10 Responses

  1. Mike Marseglia
    Mike Marseglia at |

    What’s the difference between running something like this in “user space” and a kernel module that can enabled or disabled at boot?

    Reply
  2. Rob Turk
    Rob Turk at |

    There’s a typo in your article which takes away the main point you are trying to make. You write “By tying VSAN to the kernel you are not limiting the ability to update it without updating the entire hypervisor…”

    I’m pretty sure you want to replace ‘not’ with ‘now’.

    Reply
  3. terafirma
    terafirma at |

    I would say that some of this is actually incorrect. If storage has an issue it will take down compute with it any way last time I saw an APD the VM’s die. While it does restrict the damage this could be done in kernel with docker just as well this would also reduce attack surfaces by only loading what is needed.

    One question not covered here is data. e.g.:

    Data is so important it is the first word in data center it is the sole reason DC’s exist and we have jobs. By running it on compute you are putting your most critical part that is entirely about persistence on top of a disposable compute layer.

    Would you also say that the correct place for a vswitch is running in a VM? My view is that a hypervisor is an infrastructure visualizer providing IaaS to all consumers.

    Then on scale and innovation the same can be done with modern SAN’s while AFA will scale higher than VSA.

    Reply
  4. Keith Hooker
    Keith Hooker at |

    Couldn’t you also argue that keeping the storage in the kernel allows you to keep the components “in sync”, so that upgrades are always done together? I now have one less thing to upgrade, since the storage is built right into the hypervisor.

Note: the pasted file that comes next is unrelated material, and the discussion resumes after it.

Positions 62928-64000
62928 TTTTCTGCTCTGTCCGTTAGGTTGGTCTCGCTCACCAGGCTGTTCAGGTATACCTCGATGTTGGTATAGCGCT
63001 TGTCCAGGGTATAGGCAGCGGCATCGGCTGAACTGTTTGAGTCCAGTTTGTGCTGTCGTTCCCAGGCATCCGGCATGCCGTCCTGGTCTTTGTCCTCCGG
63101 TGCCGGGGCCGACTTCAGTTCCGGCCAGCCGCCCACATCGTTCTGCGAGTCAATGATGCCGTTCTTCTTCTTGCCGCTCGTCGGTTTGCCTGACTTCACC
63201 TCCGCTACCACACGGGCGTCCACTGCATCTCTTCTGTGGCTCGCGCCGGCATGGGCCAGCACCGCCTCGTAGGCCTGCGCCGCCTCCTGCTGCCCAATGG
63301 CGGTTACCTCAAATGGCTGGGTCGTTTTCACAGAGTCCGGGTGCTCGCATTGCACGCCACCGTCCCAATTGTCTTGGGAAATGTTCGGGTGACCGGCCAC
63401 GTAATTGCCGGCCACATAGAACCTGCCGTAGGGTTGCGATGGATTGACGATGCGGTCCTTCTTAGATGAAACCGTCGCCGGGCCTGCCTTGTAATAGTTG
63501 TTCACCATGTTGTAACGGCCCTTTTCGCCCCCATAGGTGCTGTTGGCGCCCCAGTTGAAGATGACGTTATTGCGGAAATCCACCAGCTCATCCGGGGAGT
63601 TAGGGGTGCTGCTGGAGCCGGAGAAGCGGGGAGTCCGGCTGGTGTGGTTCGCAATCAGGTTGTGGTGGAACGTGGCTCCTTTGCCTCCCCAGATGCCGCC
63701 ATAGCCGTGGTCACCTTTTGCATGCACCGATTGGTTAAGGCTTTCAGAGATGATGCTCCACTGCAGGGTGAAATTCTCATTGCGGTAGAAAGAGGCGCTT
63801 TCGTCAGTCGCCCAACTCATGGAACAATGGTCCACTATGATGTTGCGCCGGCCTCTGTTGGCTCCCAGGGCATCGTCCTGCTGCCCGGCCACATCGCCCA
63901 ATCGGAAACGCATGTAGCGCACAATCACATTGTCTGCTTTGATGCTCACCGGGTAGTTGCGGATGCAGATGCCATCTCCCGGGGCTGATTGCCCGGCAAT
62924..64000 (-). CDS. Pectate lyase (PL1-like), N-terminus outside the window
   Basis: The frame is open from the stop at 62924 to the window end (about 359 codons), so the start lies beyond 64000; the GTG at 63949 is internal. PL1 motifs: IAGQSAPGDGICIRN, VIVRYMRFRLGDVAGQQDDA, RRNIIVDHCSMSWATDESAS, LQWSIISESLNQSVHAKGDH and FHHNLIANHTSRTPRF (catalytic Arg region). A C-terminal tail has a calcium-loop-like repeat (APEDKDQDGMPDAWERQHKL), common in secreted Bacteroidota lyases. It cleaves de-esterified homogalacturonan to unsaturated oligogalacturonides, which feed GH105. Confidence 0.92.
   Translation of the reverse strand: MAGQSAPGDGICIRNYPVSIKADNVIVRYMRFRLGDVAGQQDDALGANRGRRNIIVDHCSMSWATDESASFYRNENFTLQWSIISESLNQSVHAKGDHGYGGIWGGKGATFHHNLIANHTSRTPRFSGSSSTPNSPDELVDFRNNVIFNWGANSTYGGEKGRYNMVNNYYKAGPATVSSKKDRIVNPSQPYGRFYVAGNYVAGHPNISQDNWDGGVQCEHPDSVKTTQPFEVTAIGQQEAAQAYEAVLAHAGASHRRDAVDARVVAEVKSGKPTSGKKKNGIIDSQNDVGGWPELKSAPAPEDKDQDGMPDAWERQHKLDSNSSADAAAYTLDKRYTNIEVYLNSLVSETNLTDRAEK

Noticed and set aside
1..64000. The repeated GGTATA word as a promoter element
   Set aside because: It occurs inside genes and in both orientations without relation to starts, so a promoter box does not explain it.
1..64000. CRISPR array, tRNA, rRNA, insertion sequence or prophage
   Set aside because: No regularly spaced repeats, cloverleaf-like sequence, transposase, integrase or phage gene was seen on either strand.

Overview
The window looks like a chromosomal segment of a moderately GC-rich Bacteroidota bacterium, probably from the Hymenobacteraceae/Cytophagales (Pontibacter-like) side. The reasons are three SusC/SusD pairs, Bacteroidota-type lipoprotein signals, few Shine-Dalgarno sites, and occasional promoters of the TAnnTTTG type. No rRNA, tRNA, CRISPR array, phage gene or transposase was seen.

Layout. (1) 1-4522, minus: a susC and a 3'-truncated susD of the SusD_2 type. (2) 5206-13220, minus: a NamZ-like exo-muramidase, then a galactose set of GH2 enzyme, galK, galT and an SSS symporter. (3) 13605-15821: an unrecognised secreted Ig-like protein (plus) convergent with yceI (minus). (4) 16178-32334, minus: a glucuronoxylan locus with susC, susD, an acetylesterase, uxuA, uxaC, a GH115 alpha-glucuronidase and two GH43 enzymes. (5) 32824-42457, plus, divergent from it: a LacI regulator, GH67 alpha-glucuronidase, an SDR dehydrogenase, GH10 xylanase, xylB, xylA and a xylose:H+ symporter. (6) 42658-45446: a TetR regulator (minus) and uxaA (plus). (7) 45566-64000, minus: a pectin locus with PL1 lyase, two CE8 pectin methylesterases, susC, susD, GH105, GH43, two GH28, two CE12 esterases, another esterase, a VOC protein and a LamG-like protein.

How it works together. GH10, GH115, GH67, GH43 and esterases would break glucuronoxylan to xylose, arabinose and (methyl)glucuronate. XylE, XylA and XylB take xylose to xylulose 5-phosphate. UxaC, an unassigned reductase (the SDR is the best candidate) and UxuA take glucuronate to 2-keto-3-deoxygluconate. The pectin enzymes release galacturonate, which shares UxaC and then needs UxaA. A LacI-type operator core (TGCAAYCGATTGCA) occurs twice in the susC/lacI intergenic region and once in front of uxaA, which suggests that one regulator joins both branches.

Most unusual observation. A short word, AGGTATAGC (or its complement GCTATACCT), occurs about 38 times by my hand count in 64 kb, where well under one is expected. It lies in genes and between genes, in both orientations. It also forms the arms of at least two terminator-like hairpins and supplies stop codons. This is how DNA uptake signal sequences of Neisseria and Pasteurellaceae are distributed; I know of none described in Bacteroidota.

Reply
  5. Newsletter: March 8, 2015 | Notes from MWhite

    […] or Not In Kernel – This is the Hyperconverged Question Michael has a very thoughtful article here on the idea of storage (or other things actually too) in the Kernel or not.  Even though I am a […]

  6. Daniel
    Daniel at |

    We all know that storage performance is “how do I bring the I/O to disk”. The real performance is impacted how writes are committed in cache, which block size is used by the solution, in the background and which block size does my application produce. Are there mechanisms to reduce backend I/Os and how effective does the tiering algorithm of the solution work. The discussion if it runs in or out of the kernel is so high level, that there is no real world advantage of it. All the other things do have much more impact on performance, from my point of view the “in or outside the kernel performance discussion” is the needle in the haystack.

    Would be interesting to get insights about differences of the solutions that compared on other level than just “kernel”.

    Reply

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